Ganesha idol row: Now, group tells Meghalaya govt to remove Bibles from state-run hospitals

Placing Bible copies and forcing non-Christians to recite Christian prayers violate Constitutional rights: Legal Rights Observatory

The Legal Rights Observatory, an NGO, has demanded removal of the Bible from Shillong Civil Hospital to maintain secular nature of medical facilities run by the state, taking cue from the “newly established precedent” of removal of Ganesha idol from National Institute of Technology (NIT), Meghalaya. The Observatory lodged the complaint with the Chief Secretary and Health Secretary of the state. The Jaintia Students’ Union, a Christian outfit, had demanded removal of the Ganesha idol.

In the Christian-dominated Meghalaya, copies of Bible are kept on bedside in all wards of Shillong Civil Hospital. According to the complaint, placing Bible copies and forcing followers of Niam Tynrai/Niamtre religion (non-Christian) patients in physical and mental stress to read the Bible for cure is gross violation of his/her rights. “Also it is against the spirit of Article 18 of Universal Declaration of Human Rights by United Nations,” the complaint said.

The organisation further stated that Indian Constitution’s Articles 25, 26, 27 and 28 grant Freedom of Religion to all its citizens. But forcibly placed Bible copies all over Shillong Civil Hospital are insulting and infringes upon the provisions of Article 18 of Universal Declaration of Human Rights (UDHR) and Indian Constitution.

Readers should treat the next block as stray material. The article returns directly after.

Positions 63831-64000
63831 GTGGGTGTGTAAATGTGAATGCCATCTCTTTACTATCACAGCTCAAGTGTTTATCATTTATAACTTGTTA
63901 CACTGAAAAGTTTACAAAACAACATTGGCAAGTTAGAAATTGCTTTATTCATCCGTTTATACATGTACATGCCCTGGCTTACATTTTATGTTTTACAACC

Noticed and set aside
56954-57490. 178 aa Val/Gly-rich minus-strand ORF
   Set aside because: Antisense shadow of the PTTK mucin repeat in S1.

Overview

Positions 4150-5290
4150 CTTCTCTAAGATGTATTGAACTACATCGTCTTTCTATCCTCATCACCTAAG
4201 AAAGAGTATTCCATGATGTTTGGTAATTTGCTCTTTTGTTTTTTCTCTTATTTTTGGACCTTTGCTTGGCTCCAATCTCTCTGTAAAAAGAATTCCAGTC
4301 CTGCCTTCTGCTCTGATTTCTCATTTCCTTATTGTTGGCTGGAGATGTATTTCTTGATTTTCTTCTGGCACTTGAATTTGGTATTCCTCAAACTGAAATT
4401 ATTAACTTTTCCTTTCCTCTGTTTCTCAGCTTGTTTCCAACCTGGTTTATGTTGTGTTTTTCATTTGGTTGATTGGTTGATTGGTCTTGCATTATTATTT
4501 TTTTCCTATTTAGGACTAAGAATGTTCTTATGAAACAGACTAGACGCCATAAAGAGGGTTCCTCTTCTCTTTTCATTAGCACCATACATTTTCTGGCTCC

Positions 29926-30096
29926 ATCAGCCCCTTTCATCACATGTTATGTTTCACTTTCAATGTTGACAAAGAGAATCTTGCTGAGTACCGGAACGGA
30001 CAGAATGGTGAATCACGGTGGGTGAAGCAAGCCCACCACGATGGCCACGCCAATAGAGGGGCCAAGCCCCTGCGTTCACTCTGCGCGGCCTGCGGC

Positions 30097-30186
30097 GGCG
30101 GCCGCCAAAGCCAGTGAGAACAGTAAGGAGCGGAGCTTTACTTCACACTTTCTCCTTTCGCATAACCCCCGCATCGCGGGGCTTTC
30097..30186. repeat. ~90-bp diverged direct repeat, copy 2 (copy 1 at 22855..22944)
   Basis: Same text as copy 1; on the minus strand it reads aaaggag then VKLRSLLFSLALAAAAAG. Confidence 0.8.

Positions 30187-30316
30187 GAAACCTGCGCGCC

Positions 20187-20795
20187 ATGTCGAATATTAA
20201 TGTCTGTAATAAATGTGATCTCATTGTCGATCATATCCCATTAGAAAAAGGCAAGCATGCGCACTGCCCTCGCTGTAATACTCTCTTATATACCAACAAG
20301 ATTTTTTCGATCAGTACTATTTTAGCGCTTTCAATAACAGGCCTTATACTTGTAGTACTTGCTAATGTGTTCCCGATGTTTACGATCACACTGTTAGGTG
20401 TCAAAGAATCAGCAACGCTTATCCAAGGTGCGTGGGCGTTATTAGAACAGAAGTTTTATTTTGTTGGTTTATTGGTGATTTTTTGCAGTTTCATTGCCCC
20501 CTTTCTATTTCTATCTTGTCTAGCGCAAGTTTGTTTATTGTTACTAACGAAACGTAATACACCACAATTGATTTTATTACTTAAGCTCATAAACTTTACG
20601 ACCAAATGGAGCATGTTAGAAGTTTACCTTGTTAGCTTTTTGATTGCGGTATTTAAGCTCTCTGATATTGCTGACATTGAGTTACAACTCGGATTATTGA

The Legal Rights Observatory further demanded the Chief Secretary to immediately issue and order calling all district medical officers, health directors to inspect and sanitise all Meghalaya government-run hospitals by removing all Bible copies and religious materials. It also asked the Chief Secretary to impose a carpet ban on all visits of evangelists to government hospitals urging followers of Niam Tynrai patients to read Bible and worship Jesus for medical cure. The group also said that the government should start a helpline to report presence of any such religious books, materials, forced visits of evangelists in Meghalaya government-run hospitals and medical facilities.

“If no visible action is taken on this letter, then we would approach Union Health Ministry to intervene in the matter and for legal action against erring officers,” the complaint said.

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